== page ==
1st Scout Camp
The pictures we often see of General Sir Robert Baden-Powell in his later years, all moustache and long shorts, can make him seem a rather comical character. But when he founded the Boy Scout movement in 1907 and 1908 he still had the aura of a national hero about him for his brilliant and often unconventional defence of Mafeking during the Boer War.
B-P as the Scouting movement dubs him had been impressed with the work of the Mafeking Cadet Corps during the siege there between October 1899 and May 1900: boys too young to fight had run errands, taken messages, and carried ammunition, proving of enormous help to the defenders. After the Boer War B-P considered using them as a model for training British boys in field skills.
During a holiday in Ireland in May 1907 B-P met the wealthy Charles van Raalte and his wife, who invited him to visit their home on Brownsea Island near Poole , a place he knew from sailing near with his brothers in his youth. The island was away from the glare of publicity that still followed the hero of Mafeking; it was also of a size that allowed movement and scouting, but prevented anyone getting lost, and it was soon arranged that B-P would try out his ideas there. The camp, using old army tents, was set up on July 25, though most of the activities took place in August. Some 20 boys – 10 from Eton and Harrow , the sons of army friends, 10 from local Boys’ Brigades – took part, plus B-P’s 9-year-old nephew and one older boy related to three of the other participants. It proved a great success, teaching the boys about tracking and similar practical skills, but also about teamwork and breaking through social barriers – though all four troops were headed by boys from the public school contingent!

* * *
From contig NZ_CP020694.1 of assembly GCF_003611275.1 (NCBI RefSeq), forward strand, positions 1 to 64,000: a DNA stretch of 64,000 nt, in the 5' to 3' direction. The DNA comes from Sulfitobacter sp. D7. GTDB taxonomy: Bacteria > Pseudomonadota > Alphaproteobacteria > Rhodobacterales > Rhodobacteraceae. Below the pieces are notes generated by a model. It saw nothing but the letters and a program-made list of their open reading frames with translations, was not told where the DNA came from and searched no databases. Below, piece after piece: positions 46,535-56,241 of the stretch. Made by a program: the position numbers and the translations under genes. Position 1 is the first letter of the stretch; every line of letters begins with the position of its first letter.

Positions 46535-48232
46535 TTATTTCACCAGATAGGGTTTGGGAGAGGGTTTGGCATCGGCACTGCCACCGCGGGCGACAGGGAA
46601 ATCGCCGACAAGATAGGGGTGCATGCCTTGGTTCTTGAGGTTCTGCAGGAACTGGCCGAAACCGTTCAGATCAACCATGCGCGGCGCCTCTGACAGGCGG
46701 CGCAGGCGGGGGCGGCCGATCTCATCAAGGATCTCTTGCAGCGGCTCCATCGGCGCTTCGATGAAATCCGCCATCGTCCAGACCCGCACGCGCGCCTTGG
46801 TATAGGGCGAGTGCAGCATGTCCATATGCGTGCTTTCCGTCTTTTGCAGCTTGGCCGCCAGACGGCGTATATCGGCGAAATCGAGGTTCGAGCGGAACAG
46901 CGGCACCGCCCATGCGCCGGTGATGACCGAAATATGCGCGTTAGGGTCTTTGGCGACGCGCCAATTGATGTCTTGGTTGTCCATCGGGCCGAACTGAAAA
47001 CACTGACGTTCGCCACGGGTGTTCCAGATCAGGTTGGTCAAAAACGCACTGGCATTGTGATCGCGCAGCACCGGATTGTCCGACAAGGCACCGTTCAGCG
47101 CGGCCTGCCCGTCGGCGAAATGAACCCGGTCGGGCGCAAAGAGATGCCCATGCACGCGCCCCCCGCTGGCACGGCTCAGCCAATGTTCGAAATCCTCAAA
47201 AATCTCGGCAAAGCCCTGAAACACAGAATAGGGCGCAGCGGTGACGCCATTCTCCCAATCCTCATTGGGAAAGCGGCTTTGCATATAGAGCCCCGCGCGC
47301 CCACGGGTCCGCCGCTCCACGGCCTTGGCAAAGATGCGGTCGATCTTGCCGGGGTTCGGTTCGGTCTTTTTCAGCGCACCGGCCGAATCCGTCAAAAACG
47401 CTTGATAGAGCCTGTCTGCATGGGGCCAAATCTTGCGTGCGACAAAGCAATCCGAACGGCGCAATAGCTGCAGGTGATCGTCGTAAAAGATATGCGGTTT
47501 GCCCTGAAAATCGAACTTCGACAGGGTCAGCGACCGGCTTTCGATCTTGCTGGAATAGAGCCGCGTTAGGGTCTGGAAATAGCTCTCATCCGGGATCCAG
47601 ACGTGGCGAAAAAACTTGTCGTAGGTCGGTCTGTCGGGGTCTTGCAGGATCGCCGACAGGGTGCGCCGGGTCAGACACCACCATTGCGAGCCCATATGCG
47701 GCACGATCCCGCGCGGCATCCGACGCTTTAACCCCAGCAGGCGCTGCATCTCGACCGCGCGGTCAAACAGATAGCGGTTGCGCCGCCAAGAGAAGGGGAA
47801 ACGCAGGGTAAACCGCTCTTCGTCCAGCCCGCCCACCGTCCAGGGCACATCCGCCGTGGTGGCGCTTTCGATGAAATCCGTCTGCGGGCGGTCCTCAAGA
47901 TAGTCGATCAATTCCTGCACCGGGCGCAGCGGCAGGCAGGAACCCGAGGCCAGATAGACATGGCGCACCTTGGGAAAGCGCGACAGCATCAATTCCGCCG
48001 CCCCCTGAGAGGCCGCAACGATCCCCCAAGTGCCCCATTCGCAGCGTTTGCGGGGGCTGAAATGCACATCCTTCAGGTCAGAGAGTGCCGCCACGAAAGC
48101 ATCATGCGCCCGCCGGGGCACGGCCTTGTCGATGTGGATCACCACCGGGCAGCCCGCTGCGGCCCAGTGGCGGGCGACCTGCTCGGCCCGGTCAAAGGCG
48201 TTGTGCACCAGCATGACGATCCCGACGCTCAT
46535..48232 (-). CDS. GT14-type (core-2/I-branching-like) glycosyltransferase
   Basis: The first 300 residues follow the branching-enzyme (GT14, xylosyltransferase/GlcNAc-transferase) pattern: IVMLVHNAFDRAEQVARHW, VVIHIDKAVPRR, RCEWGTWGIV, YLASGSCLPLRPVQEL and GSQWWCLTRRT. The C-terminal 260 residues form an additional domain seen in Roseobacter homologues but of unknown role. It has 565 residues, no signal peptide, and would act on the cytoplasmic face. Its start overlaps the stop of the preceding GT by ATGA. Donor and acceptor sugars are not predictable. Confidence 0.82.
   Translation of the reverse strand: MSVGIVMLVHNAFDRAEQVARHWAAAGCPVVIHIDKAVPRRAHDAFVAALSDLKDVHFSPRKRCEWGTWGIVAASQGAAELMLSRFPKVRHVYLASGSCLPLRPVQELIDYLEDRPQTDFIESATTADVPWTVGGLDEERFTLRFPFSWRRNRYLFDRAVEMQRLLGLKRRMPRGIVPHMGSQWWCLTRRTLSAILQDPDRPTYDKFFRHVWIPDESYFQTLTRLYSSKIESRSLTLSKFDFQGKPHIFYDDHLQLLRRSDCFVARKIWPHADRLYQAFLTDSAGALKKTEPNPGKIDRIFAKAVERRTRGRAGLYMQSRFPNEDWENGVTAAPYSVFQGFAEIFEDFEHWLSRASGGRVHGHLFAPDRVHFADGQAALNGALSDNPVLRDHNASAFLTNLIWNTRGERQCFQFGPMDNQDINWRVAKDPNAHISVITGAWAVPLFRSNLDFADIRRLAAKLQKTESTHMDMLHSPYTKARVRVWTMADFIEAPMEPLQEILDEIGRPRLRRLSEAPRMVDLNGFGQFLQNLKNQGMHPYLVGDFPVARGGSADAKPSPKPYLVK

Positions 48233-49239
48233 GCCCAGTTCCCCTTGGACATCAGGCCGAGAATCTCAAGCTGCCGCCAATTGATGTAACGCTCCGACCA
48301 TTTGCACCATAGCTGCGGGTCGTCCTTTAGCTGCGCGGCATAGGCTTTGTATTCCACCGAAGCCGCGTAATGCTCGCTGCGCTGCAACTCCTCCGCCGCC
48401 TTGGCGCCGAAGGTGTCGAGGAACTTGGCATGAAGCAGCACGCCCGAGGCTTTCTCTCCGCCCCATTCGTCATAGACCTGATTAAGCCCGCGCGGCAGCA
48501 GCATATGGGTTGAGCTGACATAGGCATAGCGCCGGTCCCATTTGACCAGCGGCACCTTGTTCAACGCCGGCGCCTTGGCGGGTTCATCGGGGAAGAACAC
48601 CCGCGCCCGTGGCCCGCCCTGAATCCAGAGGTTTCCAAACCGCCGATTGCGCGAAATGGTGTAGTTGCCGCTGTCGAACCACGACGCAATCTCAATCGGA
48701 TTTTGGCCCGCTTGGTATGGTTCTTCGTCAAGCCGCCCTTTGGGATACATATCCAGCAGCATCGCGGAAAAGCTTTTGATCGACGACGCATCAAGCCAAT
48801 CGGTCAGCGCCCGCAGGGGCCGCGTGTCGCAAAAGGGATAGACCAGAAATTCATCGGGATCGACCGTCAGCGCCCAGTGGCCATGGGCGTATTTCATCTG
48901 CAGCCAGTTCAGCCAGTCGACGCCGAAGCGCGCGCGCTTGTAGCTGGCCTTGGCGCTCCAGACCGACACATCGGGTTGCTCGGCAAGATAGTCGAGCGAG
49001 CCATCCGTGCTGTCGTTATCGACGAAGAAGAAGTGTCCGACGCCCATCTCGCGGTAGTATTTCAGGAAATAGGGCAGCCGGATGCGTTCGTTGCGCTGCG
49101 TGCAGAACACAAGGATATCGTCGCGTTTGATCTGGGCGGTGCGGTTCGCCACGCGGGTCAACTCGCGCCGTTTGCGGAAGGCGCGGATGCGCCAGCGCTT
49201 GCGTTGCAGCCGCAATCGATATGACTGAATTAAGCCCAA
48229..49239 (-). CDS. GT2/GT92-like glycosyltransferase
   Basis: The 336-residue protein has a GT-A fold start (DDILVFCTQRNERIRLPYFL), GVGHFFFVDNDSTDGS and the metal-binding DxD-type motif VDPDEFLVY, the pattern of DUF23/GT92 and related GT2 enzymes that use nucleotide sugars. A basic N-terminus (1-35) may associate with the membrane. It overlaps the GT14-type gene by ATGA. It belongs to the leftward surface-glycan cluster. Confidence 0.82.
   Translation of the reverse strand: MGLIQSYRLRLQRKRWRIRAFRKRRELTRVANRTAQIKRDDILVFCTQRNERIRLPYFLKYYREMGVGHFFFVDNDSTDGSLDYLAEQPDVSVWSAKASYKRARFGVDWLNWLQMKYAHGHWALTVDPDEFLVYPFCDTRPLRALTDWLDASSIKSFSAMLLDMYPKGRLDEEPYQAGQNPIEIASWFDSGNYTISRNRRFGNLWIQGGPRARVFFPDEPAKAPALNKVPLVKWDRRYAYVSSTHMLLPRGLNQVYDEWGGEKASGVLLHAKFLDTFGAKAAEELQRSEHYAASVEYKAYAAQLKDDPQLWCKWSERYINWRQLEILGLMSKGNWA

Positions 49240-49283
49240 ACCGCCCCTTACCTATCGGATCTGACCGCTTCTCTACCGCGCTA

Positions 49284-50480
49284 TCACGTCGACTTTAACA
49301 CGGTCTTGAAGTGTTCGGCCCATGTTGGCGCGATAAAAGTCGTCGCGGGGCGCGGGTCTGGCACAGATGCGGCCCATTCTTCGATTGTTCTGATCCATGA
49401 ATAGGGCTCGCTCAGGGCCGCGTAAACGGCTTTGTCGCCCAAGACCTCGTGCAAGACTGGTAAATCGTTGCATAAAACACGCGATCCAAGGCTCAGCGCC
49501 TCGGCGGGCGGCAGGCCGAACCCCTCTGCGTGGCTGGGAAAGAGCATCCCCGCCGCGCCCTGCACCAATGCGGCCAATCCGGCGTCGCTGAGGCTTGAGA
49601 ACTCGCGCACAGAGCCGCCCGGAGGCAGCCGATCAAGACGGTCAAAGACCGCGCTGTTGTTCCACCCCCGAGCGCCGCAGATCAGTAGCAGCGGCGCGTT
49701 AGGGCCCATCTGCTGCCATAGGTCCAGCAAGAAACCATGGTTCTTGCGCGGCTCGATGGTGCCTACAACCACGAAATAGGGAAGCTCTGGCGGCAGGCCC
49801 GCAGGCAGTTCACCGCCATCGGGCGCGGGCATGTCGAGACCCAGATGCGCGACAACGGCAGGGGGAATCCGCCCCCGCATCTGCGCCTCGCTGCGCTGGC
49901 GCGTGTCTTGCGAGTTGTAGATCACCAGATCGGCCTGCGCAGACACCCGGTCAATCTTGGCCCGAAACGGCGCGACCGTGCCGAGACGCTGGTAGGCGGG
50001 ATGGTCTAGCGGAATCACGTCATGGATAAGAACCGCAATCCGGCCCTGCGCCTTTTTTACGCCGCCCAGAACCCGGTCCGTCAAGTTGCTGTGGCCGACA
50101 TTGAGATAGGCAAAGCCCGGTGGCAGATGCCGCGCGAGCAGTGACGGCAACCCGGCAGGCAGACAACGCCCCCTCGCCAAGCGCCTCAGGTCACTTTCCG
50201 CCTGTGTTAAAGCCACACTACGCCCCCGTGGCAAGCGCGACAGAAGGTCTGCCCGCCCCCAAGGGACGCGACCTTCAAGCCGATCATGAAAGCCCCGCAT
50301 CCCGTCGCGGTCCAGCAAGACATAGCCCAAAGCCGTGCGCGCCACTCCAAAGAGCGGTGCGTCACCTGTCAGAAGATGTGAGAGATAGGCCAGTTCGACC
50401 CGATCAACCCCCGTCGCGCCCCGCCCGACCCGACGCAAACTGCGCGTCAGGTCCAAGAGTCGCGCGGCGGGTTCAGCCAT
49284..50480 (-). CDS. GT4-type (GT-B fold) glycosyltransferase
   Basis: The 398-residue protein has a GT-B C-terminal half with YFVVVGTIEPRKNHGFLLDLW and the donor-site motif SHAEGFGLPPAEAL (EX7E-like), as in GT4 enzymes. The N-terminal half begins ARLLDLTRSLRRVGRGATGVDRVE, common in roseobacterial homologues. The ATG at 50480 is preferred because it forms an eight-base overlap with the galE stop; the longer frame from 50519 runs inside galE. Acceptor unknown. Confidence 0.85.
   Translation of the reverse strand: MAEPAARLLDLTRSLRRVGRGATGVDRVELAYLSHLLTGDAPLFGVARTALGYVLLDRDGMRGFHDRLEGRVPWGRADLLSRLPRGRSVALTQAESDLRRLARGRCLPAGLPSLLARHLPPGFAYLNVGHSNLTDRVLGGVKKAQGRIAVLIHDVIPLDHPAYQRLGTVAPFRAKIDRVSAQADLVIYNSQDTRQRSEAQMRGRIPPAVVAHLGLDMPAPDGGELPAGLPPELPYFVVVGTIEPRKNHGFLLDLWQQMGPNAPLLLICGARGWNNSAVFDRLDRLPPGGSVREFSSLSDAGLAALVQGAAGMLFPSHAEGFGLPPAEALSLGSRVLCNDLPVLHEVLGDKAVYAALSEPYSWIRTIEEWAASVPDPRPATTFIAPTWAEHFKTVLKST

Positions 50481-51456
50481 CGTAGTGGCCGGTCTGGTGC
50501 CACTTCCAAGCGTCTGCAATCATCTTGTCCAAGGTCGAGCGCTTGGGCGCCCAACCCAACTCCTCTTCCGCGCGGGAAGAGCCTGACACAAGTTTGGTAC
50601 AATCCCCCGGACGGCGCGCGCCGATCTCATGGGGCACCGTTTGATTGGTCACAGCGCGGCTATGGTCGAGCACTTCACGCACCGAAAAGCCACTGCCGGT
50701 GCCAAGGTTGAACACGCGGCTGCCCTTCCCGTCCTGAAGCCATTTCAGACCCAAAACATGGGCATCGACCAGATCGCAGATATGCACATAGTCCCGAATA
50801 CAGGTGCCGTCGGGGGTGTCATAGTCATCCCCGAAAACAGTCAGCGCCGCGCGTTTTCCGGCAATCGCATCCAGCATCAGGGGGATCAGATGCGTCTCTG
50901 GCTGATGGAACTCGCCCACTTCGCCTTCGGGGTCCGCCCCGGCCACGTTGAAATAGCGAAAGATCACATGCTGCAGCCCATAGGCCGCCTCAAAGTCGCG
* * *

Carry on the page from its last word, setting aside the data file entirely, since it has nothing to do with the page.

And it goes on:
Spurred on by the Brownsea camp B-P published his Scouting for Boys the following year, which became a great success, spreading the idea like wildfire through the country.
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From Zak Lamb on 31st October 2013
It is an unarguable fact that the first official Scout camp attended by BP was at Humshaugh, something that was also recognised by former Chief scouts as they attended the site - look at the information on the cairns on the link below. The Brownsea island experimental camp was clearly important in Scouting history, but best be correct, it was not a Scout camp. http://thescoutingpages.org.uk/statues.html
From Martin on 28th May 2013
Given the boys were doing scouting things doesn't that make them scouts? Perhaps not Scouts or even as you may prefer David, with your penchant for capitals, SCOUTS. Your point is one of interpretation and seems somewhat picky given this was clearly a seminal moment in the scouting movement.
From David Blewitt on 3rd December 2011
The article is actually incorrect, in that the 1907 camp was an EXPERIMENTAL camp led by Baden Powell to test out his ideas with boys. They were NOT scouts. He organised his first official scout camp for invested scouts in 1908 at Humshaugh in Northumberland. Lots of evidence if you look deeper, e.g: http://en.wikipedia.org/wiki/Humshaugh http://www.northumberlandscouts.org.uk/walk_lookwide.html FYI